We seek to understand the distribution and abundance of mammals. Several monitoring projects are underway.
Elk- Elk numbers fluctuate through the year with herds of several hundred animals moving onto the ranch in the fall and winter. Fewer elk stay around to raise their calves in the spring and summer. We track herd size, the habitat they use for feeding, and the amount of biomass available to them for forage. We are curious about how elk habits will change in response to changes in vegetation communities as restoration activities proceed.
Bears- The lower elevation draws and drainages at MPG were de-vegetated by herbicide applications and sheep and cattle browsing. As of the summer 2012, we have planted more than 30,000 trees and shrubs in these drainages. The plantings will provide cover for animals using the draw bottoms as travel corridors between the upland forests and the floodplain forests. Many of the shrubs we have planted, such as hawthorns, choke cherries, and serviceberry, will provide food for bears. Our bear monitoring efforts seek to document how many bears we have now and where they travel.
Click here for a link to a list of mammals we have seen and photos.
This bull lost his title match and his life in a battle with another bull this fall on MPG Ranch. His battered body and the massive chunks of turf torn up around him suggest this bout went into the late rounds.
Fights between bulls of equal antler and body mass are common during the breeding season. Savagery is on full display during these bouts. Males clash antlers, twist their heads, and surge forward using their body mass and agility to force their opponent backward or off balance. Each combatant tries to overpower the other.
Bulls often settle these encounters in a few minutes. Extended fights between well-matched opponents may last well beyond an hour, leaving both males exhausted.
These violent episodes can result in puncture marks, scars, broken teeth and antlers, and even injured eyes and legs.
The objective is securing dominance over a rival. There’s no ‘Fairness Doctrine’ or standing 8-count between opponents. If they have a chance to kill their rival, there’s no hesitation.
Occasionally, antlers become hopelessly locked. Death to either combatant may take days.
Also, fatalities occur when the weaker opponent initiates a retreat but stumbles, gets turned onto his back, and the opponent twists the weaker bull’s neck and antlers. The stronger bull could also catch his opponent in an awkward position (usually broadside), knocking the opponent to his side.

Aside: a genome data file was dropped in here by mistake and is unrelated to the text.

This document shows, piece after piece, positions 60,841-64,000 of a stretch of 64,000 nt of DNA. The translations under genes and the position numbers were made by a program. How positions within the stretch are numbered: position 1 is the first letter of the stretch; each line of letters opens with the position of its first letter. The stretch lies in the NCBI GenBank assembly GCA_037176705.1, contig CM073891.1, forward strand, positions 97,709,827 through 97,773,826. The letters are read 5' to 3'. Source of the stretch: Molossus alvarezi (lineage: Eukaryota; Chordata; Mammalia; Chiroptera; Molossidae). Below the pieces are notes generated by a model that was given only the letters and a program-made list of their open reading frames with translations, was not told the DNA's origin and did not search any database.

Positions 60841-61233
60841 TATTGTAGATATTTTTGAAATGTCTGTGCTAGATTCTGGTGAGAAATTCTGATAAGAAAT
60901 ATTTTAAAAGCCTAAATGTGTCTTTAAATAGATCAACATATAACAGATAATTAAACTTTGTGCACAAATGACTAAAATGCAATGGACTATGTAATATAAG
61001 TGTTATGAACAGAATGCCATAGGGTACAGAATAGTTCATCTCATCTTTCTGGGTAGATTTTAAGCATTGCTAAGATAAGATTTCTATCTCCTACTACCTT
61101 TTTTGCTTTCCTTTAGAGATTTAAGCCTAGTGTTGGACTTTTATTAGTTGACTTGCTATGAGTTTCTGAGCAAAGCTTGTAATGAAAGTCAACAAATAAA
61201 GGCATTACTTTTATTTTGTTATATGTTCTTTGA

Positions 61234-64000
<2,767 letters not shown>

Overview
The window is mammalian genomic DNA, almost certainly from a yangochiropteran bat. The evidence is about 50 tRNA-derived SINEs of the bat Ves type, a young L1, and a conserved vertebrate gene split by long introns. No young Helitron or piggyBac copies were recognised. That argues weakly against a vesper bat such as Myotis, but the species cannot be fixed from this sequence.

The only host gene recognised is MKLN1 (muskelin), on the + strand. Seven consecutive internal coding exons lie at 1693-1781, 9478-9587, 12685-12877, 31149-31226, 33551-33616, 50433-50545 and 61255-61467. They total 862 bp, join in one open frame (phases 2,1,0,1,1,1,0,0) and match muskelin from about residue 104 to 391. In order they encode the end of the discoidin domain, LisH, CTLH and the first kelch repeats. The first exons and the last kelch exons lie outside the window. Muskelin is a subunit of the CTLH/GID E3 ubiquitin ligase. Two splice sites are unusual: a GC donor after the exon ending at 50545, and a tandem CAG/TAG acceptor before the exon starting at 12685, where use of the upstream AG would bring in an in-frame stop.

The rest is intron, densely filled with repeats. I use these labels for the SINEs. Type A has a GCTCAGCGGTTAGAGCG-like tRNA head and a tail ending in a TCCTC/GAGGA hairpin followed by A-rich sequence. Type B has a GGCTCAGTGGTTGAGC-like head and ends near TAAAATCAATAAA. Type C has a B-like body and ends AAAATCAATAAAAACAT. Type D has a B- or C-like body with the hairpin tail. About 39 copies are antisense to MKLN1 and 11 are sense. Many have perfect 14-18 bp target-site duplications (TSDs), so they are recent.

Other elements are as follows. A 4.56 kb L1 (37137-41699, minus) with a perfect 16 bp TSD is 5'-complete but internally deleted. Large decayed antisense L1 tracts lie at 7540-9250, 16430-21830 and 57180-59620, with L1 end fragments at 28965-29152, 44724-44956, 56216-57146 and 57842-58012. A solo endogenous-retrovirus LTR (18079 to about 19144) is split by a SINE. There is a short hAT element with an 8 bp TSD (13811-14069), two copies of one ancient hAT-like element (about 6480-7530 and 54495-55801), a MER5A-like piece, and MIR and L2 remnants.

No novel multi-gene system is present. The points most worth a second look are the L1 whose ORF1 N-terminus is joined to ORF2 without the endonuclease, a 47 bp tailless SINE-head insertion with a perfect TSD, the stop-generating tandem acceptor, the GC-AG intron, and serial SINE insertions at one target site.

The dominant bull’s motive becomes shockingly clear as he seizes the moment with eye-opening violence. He uses his body weight (over 1,000 pounds for mature bull elk) to plunge his tines into his opponent’s prone body. Often, fatal injuries result.
Dr. Val Geist, an expert in deer behavior, observed that hides from adult mule deer bucks exhibited extensive scars, some having over 100. Geist suggested many of these come from fighting.
This old warrior serves as evidence to the violence in a bull elk’s world. His hide had at least 6 puncture wounds, and a view of the inside of his rib cage exposed several broken ribs and extensive muscle damage.
Craig graduated with a B.S. in wildlife management in 1982 and completed his M.S. degree in Range Management in 1985 from the University of Montana School of Forestry. Craig worked seasonal wildlife tech positions with U.S. Forest Service, Bitterroot National Forest and Montana Fish, Wildlife and Parks during his college career. Craig completed his Master’s research using prescribed fire and cattle grazing on a rough fescue winter range to improve elk forage conditions on the Sun River Wildlife Management Area. Results from this research are published in the Wildlife Society Bulletin.
Craig spent the next 33 years working for Montana Fish, Wildlife and Parks. He spent one year on the East Front Grizzly Project, 3 years as a state game warden, 15 years as a statewide wildlife video production specialist and his remaining tenure as the area wildlife biologist in the Gallatin, Madison and Bitterroot Valleys.
Craig works as a youth hunt coordinator and big game researcher for MPG Ranch. Craig spends his time away from MPG Ranch with his family hunting, fishing, floating and hiking. He is a competitive swimmer and coaches U.S. Masters swimming, teaches big game management for One Montana’s Montana Hunter Advancement Program, and serves as Big Game Committee Chairman for the Ravalli County Fish and Wildlife Association.